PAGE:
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Presentation war on drugs .pdf



Nom original: Presentation war on drugs.pdf
Titre: Microsoft Word - Document1
Auteur: Loïc Charlot

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Introduction :
Some anniversaries provide an occasion for celebration, others a time for reflection, still
others a time for action. Last year in June was marked forty years since President Nixon
declared a "war on drugs," identifying drug abuse as "public enemy No. 1." But no
celebrations were planned. What's needed, indeed essential, are reflection -- and action.
The War on Drugs is a
controversial
campaign of
prohibitionand foreign
military aid and military intervention being undertaken by the United States government, with
the assistance of participating countries, intended to both define and reduce the illegal drug
trade. This initiative includes a set of drug policies of the United States that are intended to
discourage the production, distribution, and consumption of illegal psychoactive drugs.
Of course the U.S. government has battled drugs for decades — President Eisenhower created
a 5-member Cabinet committee to "stamp out narcotic addiction" in 1954 — but the term
"War on Drugs" was not widely used until President Nixon created the Drug Enforcement
Administration (DEA) in 1973 to announce "an all-out global war on the drug menace."
At that time, In late 1960s recreational drug use have become fashionable among young,
white, middle class Americans
But today it's hard to believe that Americans have spent roughly a trillion dollars on this
forty-year war. Hard to believe that tens of millions have been arrested, and many millions
locked up in jails and prisons, for committing nonviolent acts that were not even crimes a
century ago. Hard to believe that the number of people incarcerated on drug charges increased
more than ten times even as the country's population grew by only half. Hard to believe that
millions of Americans have been deprived of the right to vote not because they killed a fellow
citizen or betrayed their country but simply because they bought, sold, produced or simply
possessed a psychoactive plant or chemical. And hard to believe that hundreds of thousands
of Americans have been allowed to die -- of overdoses, AIDS, hepatitis and other diseases -because the drug war blocked and even prohibited treating addiction to certain drugs as a
health problem rather than a criminal one.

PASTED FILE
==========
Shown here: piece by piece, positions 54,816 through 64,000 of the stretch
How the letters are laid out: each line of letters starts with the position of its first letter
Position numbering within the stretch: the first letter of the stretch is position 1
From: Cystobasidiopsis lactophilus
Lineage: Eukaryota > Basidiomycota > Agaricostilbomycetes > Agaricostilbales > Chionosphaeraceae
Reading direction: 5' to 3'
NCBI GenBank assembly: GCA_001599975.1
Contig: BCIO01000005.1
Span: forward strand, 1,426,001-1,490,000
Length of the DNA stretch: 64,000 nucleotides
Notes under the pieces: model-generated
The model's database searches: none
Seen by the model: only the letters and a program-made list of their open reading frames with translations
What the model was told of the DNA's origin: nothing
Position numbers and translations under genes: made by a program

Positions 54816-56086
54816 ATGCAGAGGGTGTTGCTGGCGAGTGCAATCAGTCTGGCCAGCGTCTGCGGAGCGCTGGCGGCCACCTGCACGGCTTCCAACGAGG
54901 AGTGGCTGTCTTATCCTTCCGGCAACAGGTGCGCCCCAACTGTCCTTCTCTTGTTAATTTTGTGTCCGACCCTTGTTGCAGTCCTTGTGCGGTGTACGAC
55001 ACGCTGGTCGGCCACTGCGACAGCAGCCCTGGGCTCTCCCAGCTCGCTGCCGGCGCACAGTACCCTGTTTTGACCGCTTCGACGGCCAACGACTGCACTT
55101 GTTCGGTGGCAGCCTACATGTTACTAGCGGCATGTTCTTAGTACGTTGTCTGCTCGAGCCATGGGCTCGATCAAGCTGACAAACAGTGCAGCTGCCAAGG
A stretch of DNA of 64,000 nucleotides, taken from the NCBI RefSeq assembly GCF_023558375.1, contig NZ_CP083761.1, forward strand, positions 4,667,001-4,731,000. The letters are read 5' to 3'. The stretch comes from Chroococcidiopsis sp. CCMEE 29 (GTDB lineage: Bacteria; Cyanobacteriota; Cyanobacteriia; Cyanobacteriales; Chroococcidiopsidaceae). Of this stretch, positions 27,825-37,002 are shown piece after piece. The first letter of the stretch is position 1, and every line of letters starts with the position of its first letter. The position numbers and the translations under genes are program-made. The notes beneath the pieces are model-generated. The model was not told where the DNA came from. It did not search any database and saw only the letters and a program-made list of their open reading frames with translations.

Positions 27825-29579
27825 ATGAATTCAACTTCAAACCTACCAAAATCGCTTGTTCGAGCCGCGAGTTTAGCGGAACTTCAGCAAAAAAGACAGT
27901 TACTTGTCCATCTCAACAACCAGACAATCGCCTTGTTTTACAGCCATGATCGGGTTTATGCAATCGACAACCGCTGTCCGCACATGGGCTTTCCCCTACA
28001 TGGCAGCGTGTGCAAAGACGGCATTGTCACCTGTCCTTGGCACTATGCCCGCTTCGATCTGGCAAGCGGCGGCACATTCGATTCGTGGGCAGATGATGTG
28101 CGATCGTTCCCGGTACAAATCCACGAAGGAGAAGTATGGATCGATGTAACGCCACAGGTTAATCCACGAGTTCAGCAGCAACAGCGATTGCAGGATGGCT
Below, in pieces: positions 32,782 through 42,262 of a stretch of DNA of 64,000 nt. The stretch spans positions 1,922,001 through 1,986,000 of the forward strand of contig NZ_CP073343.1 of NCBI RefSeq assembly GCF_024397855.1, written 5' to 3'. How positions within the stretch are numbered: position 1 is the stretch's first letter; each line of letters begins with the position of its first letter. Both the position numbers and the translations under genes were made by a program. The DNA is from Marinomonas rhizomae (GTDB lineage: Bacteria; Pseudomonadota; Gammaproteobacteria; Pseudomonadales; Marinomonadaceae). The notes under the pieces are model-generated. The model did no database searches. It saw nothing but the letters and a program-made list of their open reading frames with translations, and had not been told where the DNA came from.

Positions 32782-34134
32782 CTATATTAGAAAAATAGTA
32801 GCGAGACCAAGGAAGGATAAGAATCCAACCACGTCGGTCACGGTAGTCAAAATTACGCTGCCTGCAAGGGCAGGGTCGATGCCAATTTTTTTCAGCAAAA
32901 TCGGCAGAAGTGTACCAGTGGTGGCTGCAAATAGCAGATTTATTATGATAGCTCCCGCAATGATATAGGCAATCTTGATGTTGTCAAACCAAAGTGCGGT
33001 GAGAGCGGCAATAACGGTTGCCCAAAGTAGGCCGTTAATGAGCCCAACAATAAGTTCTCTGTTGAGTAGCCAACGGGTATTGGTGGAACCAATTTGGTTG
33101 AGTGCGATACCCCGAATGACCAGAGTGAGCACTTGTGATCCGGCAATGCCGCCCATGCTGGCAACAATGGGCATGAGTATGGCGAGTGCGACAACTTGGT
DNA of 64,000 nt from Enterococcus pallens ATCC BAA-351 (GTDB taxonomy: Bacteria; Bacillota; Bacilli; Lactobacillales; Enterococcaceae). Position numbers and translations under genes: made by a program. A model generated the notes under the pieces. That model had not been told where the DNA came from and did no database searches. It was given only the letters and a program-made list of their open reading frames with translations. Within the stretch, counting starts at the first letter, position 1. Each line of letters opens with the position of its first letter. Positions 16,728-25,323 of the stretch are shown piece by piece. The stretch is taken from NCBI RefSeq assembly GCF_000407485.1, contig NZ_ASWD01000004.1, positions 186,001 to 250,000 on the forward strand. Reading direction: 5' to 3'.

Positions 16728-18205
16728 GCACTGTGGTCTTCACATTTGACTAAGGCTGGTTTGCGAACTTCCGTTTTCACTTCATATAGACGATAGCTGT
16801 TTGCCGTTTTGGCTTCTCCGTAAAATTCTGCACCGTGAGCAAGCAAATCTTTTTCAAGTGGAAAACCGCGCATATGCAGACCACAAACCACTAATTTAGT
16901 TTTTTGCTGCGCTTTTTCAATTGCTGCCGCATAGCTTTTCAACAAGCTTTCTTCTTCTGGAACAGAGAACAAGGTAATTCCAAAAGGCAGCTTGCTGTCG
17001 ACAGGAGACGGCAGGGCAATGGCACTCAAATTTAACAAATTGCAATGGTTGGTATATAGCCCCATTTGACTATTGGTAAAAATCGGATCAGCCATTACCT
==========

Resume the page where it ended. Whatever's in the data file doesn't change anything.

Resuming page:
- I A) Back to the origins
In response to the raise of drug use among young people and the counterculture movement,
government efforts to enforce prohibition were strengthened in many countries during the
1960’s.
Measures were taken in this period to stop the spread and the trivialization of drugs in the US
society. The first huge step in this fight concretely began in the late 1960’s, when the US
lawmakers told marijuana was a Mexican drug and Mexico was the root of the problem.
When the Nixon administration looked for ways to block the import of marijuana from
Mexico, they took a radical decision which was to close the border. The Operation Intercept
in 1969 imposed strict, punitive searches of traffic along the US-Mexican border and put
pressure on Mexico to crack down on marijuana. This foreign policy was a failure, but it
demonstrated how far the Nixon administration was prepared to go.
A lot of enforcements and administrative institutions spread in the 1970’s in order to launch
an efficient struggle against drugs. With the passing of the Comprehensive Drug Abuse
Prevention and Control Act of 1970, the federal government took a more active role in drug

enforcement and drug abuse prevention. Nixon emphasized treatment at first. But in 1971,
two congressmen released an explosive report on the growing heroin epidemic among the US
soldiers in Vietnam : ten to fifteen percent of them were addicted to heroin, and that is why on
18th June 1971 Richard Nixon launched the “war on drugs”, stating that the drug problem in
the US had become "public enemy number one".
That is why, before the 1970s, drug abuse was seen by policymakers primarily as a social
disease that could be solved with treatment, and after the 1970s, drug abuse was seen by